• The crews of Skylab2 project consist of Charles Conrad and Paul J. Weitz who were test pilots, and Joseph P. Kerwin selected in Group 4, who has a Doctor of Medicine degree. Even though their backgrounds were different, they obviously had a great team-work to conduct their repair mission and science experiment mission. However, interestingly, there was a subtle difference in their attitude and evaluation to the scientific practice in space; Cornard and Weitz (pilot-astronauts) put a great value in their scientific performance, while Kerwin (scientist-astronaut) showed a pessimistic view on it.Skylab's meteorite-and-sun shield and one of its solar arrays had torn loose during launch. Baker(2007), p.30
  • Pt1

    1. 1. ContentsIntro : Exploration vs. Science1. Science-of-Space to Science-in-Space2. Space-craft as a Laboratory i. Acquiring a name of „LAB‟ ii. Skylab Falling Down3. Astronaut as a scientist i. Creating Scientist-Astronaut ii. Identity theirselvesOutro. Science as a Metaphor of Conquest
    2. 2. Intro : Exploration vs. Science Space, „site for Exploration‟ or „field for Science‟?
    3. 3. 1. Science-of-Space to Science-in-Space Science-of-Space vs. Science-in-Space What am I doing here?
    4. 4. 1. Science-of-Space to Science-in-Space How has space become a "field of scientists”, where they collect data and experiment? Skylab the Beginning of „Science-in-Space‟
    5. 5. SkylabThe United State‟s first space station.In Earth‟s orbit from 1973 to 1979.Visited by crews three times in 1973 and 1974. Explore Skylab Research Spacecraft Rocket-Modified-Lab Laboratory Pilot Scientist-Astronaut Scientist
    6. 6. 2. Space-craft as a Laboratory - Acquiring a name of „LAB‟ From Apollo to Skylab Extended Apollo (Apollo X) Apollo Extension System (AES) Apollo Applications Program (AAP) : „Almost A Programs‟ ? „Apples, Apricots, and Pears‟ ? Skylab (1970)
    7. 7. 2. Space-craft as a Laboratory - Acquiring a name of „LAB‟ Skylab, modified Apollo Rocket
    8. 8. 2. Space-craft as a Laboratory - Skylab Falling Down A huge scientific instrument generating „permanent weightless‟ "Were balancing on a knife edge—but were not sure where the knife is." vs. “3,036hrs were used for experimental per formance in solar astronomy and Earth r esources experiments, medical studies, a nd educational experiments.” The fiery fall of the largest machin e man has ever hurled into space.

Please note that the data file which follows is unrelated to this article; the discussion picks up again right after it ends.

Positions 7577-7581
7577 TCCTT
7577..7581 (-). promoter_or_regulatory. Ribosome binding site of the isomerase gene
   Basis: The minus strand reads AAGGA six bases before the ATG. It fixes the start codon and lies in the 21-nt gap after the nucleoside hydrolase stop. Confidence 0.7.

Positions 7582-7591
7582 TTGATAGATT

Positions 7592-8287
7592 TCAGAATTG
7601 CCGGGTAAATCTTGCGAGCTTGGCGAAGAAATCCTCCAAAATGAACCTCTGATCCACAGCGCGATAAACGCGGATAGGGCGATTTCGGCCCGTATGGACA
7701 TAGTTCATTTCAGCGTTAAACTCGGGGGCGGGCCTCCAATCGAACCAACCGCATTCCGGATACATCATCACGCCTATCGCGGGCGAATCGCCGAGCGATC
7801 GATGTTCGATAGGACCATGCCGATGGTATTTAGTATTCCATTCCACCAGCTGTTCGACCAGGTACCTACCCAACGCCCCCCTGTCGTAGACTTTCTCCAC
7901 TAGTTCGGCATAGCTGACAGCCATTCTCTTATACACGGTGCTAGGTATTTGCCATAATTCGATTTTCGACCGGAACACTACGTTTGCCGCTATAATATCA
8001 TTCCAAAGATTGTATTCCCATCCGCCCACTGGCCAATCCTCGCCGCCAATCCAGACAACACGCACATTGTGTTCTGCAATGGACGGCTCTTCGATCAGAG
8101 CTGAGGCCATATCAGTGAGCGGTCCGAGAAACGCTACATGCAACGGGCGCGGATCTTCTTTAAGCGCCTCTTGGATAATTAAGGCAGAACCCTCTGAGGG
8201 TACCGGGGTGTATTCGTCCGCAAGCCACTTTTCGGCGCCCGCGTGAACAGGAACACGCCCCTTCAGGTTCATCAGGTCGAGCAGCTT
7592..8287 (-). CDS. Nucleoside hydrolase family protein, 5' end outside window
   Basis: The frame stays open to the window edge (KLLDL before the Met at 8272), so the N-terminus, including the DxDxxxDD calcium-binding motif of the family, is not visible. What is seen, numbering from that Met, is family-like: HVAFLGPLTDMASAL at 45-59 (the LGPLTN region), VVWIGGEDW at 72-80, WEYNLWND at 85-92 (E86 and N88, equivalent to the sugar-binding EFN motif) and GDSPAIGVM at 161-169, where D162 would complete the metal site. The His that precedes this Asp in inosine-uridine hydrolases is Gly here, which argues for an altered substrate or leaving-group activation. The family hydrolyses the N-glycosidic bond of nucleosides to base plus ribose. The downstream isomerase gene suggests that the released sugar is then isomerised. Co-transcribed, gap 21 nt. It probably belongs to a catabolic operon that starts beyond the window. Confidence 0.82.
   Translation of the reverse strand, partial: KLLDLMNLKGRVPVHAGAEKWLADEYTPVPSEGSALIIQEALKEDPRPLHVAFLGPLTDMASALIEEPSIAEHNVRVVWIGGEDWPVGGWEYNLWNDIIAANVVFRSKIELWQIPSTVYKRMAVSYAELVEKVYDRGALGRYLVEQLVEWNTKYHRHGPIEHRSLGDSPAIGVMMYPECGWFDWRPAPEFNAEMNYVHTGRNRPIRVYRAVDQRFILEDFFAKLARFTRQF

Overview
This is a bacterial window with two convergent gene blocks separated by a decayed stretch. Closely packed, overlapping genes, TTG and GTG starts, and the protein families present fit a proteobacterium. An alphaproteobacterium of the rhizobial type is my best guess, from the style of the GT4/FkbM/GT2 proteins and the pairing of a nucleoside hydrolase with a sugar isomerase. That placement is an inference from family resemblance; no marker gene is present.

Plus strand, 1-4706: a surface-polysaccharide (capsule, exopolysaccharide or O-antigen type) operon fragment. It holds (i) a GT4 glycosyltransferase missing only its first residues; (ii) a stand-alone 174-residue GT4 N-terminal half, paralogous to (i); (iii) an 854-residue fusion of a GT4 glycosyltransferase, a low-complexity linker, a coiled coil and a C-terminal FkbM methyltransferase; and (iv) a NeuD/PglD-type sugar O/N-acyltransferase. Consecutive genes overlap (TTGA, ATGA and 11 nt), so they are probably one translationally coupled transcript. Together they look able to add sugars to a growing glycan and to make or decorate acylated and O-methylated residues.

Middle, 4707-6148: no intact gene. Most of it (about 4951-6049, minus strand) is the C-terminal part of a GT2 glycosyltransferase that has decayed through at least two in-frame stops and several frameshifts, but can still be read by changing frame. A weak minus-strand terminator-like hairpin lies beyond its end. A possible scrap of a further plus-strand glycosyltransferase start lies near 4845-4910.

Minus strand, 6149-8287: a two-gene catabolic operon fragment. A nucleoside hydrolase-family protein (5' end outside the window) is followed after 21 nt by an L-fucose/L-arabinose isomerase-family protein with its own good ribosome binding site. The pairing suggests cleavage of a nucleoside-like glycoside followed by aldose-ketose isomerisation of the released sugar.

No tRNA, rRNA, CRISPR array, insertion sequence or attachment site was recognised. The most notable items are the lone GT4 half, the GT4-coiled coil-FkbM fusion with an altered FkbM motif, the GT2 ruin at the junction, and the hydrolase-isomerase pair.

9. 9. 3. Astronaut as a Scientist - Creating Scientist-Astronaut „Astronaut group 4‟ (Scientist-Astronaut) Symbol of the coming of a new phase in the space flight effort. Eventually led to a greater capacity for „science in space‟ beyond „science of space‟
    10. 10. 3. Astronaut as a Scientist - Creating Scientist-Astronaut The Report first addressed the role of the astronaut in space science (1962) Concerning the Apollo project, the study reco mmended : “At least one crew member of each Apollo lu nar mission to possess the maximum scientif ic ability and training consistent with his req uired contribution to spacecraft operations.” Designated such a man „scientist-astronaut‟. Fully trained both as a scientist and as an astronaut
    11. 11. 3. Astronaut as a Scientist - Creating Scientist-Astronaut The four type of scientist in space mission 1. Scientist-astronaut: men who combine the experience and resourcefulnes s of trained scientist and trained astronaut 2. Scientist-passenger: experienced, mature scientists with adequate trainin g in critical and emergency space craft operations 3. Ground scientist: leading scientists in pertinent fields who collaborates wi th space craft personnel in the accomplishment of the scientific mission 4. Astronaut-observers: astronauts with varying degrees of special training in making scientific observation Explorer Researcher Pilot- Astronaut- Scientist- Scientist- Ground astronaut observer astronaut passenger scientist
    12. 12. 3. Astronaut as a Scientist - Identity theirselves Dr. Kerwin: I do not believe that at this poi nt it is either demonstrably beneficial medic ally or cost effective. What I would like to w ork toward is to make space environment a vailable to normal people of reasonable he alth in all walks of life so that they can do u seful things up in space. Dr. Kerwin: We will be up there for a long ti me. I think you better put a 51st star on the flag. The crews of Skylab2 project: Joseph P. Kerwin selected in Group 4, who has a Doctor of Medicine degree. Charles Conrad and Paul J. Weitz who were test pilots,